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Whether you’re looking to capture leads, sign up free trials, or survey your audience, you’ll need to build a form. Below are 13 of the best form builders, along with a quick overview of what they’re best for.
Let’s kick off with the best form builder for creating lead generation & lead capture forms.
1. Leadformly (best for lead generation / lead capture forms)
In 2015, we spent a lot of time building and A/B testing forms for our ventures and clients. While we achieved some great results (in one instance quadrupling a form’s conversion rate), we found the process of building lead gen forms surprisingly difficult.
None of the form builders on the market focused on making forms convert well. In fact, most of them just focused on making it easy to build a form, but not making it easy to build a high-converting form.
So, we built our own tool internally called Leadformly. We now use Leadformly forms across virtually all of our ventures and have seen conversion rates as high as 45% for some of our opt-ins and lead capture forms.
I won’t go into too much detail about how it works, but the main difference with Leadformly is that you’re able to use templates that have been pre-tested for different purposes.
For example, if you’re a web agency looking for an enquiry form, or a marketer looking for a webinar signup form, Leadformly has templates that have been optimised and A/B tested for those purposes.
One of the final features worth mentioning is Leadformly’s reporting. With Leadformly, you have built-in form analytics, so you can see how your forms are converting, the value of leads they’ve captured, and how people are responding to your questions.
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2. Typeform (Best for surveys & questionnaires)
While Typeform has a large range of templates, where they really excel is in running market research, feedback, and customer surveys.
In fact, you can get a nice survey up and running with Typeform in a matter of minutes – and the end result looks a lot nicer and more intuitive to use than if you used a tool like SurveyMonkey.
Their form builder is nice and easy to use, with all of the features you’d expect. My only criticism with Typeform is that their forms look very ‘samey’ and monotonous, conforming (pun intended) to a very specific style that isn’t suitable in a lot of situations.
If you want to get a survey or customer research questionnaire up and running quickly, check out Typeform here.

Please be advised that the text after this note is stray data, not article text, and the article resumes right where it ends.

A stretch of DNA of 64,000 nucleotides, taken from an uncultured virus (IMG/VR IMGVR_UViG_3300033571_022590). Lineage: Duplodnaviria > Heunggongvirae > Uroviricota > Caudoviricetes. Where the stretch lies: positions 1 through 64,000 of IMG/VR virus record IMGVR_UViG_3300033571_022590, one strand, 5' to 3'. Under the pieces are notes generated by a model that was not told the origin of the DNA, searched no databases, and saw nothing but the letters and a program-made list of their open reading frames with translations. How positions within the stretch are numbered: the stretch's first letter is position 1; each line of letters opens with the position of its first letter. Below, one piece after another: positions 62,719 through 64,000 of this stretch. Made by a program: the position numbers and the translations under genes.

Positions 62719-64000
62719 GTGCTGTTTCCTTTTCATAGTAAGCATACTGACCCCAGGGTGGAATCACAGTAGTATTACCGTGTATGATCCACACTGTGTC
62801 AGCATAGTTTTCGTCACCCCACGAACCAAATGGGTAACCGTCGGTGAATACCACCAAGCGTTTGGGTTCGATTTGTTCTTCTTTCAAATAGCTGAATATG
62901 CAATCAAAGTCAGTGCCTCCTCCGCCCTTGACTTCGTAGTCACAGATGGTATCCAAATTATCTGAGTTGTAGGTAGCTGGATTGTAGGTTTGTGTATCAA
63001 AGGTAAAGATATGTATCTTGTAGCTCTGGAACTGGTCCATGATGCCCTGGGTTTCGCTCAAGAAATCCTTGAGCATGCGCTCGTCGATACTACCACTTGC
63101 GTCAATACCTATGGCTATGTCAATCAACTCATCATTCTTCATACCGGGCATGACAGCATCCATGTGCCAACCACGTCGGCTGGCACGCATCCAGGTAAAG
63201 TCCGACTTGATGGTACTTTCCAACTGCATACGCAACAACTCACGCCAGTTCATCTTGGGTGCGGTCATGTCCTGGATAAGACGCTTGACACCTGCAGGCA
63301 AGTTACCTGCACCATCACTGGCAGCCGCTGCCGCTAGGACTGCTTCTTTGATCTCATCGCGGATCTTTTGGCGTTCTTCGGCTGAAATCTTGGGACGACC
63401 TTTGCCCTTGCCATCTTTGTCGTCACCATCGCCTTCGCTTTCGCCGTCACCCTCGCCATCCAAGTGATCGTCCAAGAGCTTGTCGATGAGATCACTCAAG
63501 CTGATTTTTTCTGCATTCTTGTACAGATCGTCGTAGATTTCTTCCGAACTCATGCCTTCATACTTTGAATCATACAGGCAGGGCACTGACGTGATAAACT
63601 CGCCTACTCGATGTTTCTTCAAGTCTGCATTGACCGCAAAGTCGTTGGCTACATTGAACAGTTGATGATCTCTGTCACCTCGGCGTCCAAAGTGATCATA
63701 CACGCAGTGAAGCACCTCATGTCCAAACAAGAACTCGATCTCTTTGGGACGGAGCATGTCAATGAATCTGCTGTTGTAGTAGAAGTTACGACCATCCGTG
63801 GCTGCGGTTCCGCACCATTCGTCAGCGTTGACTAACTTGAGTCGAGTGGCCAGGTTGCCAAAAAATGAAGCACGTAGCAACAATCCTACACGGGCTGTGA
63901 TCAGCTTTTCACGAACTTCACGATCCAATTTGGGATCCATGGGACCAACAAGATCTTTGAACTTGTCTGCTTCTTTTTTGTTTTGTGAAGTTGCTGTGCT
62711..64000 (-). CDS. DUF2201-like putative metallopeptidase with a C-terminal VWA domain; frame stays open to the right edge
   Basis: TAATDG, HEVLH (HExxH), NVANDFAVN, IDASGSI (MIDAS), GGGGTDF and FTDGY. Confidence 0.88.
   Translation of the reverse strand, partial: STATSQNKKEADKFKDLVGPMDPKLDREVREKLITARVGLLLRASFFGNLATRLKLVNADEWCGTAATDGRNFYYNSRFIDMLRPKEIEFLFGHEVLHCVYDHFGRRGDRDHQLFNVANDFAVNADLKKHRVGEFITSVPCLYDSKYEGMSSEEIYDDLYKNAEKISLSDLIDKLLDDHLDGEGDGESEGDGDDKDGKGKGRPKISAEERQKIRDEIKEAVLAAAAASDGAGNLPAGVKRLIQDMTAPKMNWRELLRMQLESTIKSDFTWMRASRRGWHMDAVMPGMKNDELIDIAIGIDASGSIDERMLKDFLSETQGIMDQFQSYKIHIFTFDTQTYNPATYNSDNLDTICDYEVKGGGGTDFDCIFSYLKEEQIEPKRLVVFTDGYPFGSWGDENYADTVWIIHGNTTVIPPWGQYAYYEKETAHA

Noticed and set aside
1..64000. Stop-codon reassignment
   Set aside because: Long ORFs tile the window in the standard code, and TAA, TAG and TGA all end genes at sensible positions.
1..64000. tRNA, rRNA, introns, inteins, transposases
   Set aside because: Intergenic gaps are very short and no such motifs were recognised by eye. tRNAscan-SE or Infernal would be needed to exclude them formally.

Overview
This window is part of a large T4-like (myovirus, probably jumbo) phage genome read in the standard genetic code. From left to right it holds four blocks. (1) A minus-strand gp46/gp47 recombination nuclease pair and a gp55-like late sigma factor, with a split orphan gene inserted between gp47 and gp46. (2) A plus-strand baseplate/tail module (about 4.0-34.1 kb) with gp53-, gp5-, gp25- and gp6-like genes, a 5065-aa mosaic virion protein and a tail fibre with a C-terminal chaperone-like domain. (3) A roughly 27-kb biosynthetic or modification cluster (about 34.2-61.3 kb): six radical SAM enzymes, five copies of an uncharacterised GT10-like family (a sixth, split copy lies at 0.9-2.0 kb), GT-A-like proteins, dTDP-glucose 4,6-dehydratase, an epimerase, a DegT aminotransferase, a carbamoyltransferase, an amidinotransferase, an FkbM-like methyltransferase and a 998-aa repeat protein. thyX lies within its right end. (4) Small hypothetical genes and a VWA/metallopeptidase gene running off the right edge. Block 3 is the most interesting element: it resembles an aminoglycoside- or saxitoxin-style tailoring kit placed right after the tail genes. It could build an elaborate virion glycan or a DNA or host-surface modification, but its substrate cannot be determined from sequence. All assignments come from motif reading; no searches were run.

3. SamCart (Best for product / checkout forms)
When we launched Leadformly, we kept getting asked whether we did eCommerce checkout forms or not. It seemed as though many marketers were not happy with their checkout forms and didn’t know of any good solutions to improve them.
As Leadformly’s focus is on lead generation / lead capture, we had to say no – but we found a solution that does an exceptional job of just focusing on optimised checkout forms; SamCart.
Similarly to how we spent a lot of time understand and optimising lead gen forms, SamCart seem to have nailed how to build a beautiful and well-optimised checkout form experience.
If you’re looking to reduce cart abandonment and drive more sales through your eCommerce site, check out SamCart here.
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4. Gravity Forms (Best for payment forms)
In 2015, Gravity Forms got a lot of attention due to some serious security vulnerabilities that were found in their forms. Despite this, they’re still considered a good option for building advanced WordPress forms.
One area where Gravity Forms do a particularly good job of is payment integration. If you want to connect your forms to PayPal, Authorize.net, Stripe, or your accounting software, this is relatively easy to do with their plugin. The only thing to bare in mind is that these integrations are only available of Gravity Forms’ most expensive plan ($199).
The disadvantage with Gravity Forms is that their forms look quite average. While their features enable you to create powerful forms, they ultimately look quite average – and probably not ideal for anything where conversion rates matter.
A screenshot of the Gravity Forms ‘demo form’:
5. Ninja Forms (Best for basic WordPress forms)
If you want to build a basic form without having to touch a line of code for your WordPress site, NinjaForms is a good solution. While nothing fancy, NinjaForms is a good ‘no-frills’ option for getting a generic form up and running.
The main downside to NinjaForms is their pricing, which is extremely confusing. The amount depends on many factors, including the number of forms you build, which features you want to use, and which additional add-ons you need. While their pricing starts at $19, it’s possible that price creep will mean that you pay a lot of money for your form over the long run.
If you want to use their advanced features, such as saving user progress, conditional logic, or multi-step forms, you’ll end up paying small amounts for each of these additional add-ons. Ultimately, if you’re looking to build complex forms, it’ll probably work out a lot cheaper using one of the alternatives mentioned in this post.